Project AirGig is an AT&T-led initiative that promises to deliver fast internet service by using existing power lines. According to Hank Kafka, vice president for access architecture and standards at AT&T, while Project AirGig is still under development, the company is working with vendors and technology partners to make the initiative a complementary technology to 5G.
Aside from 5G, AirGig will also be designed to support a range of wireless transport technologies, including LTE. Currently, AirGig uses a radio distributed antenna system (RDAS) to reconstruct signals for both multigigabit mobile and fixed deployment. In addition, mmWave surface wave launchers will allow the device to operate using inductive power devices, which can work without an electrical connection.
Once AirGig is installed on a power line, the high-speed signal it produces will travel along or near the wire and provide broadband connection.
In a statement, AT&T said that it hopes AirGig will eradicate the need to build new towers and goes on to say: “Using AirGig patented technology, we would install devices to provide high-speed broadband which can be clamped on by trained electrical workers in just a few minutes.”
To date, AT&T has over 500 patents and applications for AirGig.
Project AirGig also brings a number of caveats with it. According to the nonprofit group Children’s Health Defense (CHD), the technology, if it is allowed to roll out, could saturate the environment with close-proximity, high-intensity radiation. In a statement, the group warned that more people will experience the immediate health impacts of wireless radiation.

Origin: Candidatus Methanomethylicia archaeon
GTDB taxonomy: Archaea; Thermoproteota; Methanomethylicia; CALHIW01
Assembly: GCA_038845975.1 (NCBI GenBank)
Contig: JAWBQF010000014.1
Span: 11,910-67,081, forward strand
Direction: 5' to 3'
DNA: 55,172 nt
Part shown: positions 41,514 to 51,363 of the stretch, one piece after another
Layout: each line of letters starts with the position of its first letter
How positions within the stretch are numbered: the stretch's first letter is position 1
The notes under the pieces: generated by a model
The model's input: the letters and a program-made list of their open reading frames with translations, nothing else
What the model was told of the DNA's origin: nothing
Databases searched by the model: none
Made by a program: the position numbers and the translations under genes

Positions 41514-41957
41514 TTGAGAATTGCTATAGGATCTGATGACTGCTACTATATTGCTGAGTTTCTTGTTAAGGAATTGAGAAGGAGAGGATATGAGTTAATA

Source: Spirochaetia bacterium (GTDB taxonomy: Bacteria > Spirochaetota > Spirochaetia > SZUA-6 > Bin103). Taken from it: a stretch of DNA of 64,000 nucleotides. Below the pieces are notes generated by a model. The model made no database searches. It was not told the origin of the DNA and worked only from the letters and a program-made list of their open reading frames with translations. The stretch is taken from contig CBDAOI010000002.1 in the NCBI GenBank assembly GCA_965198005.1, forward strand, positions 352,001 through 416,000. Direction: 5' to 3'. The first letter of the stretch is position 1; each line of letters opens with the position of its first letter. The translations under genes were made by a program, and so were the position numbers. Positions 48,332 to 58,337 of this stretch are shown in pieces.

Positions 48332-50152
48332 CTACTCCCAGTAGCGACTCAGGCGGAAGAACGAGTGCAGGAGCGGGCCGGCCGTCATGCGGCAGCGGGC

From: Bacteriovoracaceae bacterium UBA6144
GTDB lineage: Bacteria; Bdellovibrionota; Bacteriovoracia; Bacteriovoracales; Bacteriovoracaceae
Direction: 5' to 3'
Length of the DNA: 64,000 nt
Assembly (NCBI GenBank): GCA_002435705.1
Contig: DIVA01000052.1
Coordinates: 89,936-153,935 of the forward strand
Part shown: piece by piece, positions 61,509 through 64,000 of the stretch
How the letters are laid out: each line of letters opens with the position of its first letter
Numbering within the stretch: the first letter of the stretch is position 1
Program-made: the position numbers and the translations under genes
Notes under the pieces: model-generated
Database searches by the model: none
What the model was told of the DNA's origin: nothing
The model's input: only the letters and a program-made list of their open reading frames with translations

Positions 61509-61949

“AirGig will saturate our environment—every inch of it—with close-proximity, high-intensity radiation. The few relatively safer areas that still exist will quickly disappear,” the group said.
Multiple studies have found that exposure to microwave radiation from wireless networks and devices can lead to negative health outcomes, ranging from lack of sleep to altered DNA expression. In fact, some people suffer from electromagnetic sensitivity (ES), where they can feel wireless devices and transmitters. Those with ES exhibit biochemical reactions once exposed to microwave signals, and some even show symptoms such as memory problems, skin rashes, nosebleeds and fatigue, among others.
In his study, Ronald Kostoff, a research affiliate at Georgia Tech, wrote that most of these studies were done in laboratory settings, indicating that real-world impacts could be worse.
“What has been reported is the tip of the iceberg of the full spectrum of potential adverse effects from wireless radiation,” he wrote in his paper. (Related: Brussels halts 5G deployment indefinitely: 5G project, says authorities, not compatible with radiation safety standards.)
For many researchers, the advent of 5G, which uses higher frequencies and requires far more towers, is a cause for concern as initial studies revealed its potentially damaging effects on both plants and animals. Many scientists have already warned that the Federal Communications Commission‘s current guidelines fail to include long-term outcomes from exposure.
Despite the findings, the federal regulator is unmoved, saying that it finds “no appropriate basis” to amend its existing guidance for microwave radiation exposure. In response to the pronouncement, CHD and other concerned groups have filed a lawsuit against the agency. In the lawsuit, the groups claimed that the FCC’s decision is “capricious, arbitrary, non-evidence-based and an abuse of discretion.”
“It had to keep it open if it wanted to proliferate wireless technology and 5G,” said Dafna Tachover, lead attorney for CHD. “But if they had to review the evidence they would find they couldn’t proliferate this technology.”
5Galert.com has more stories on the dangers of 5G on health and the environment.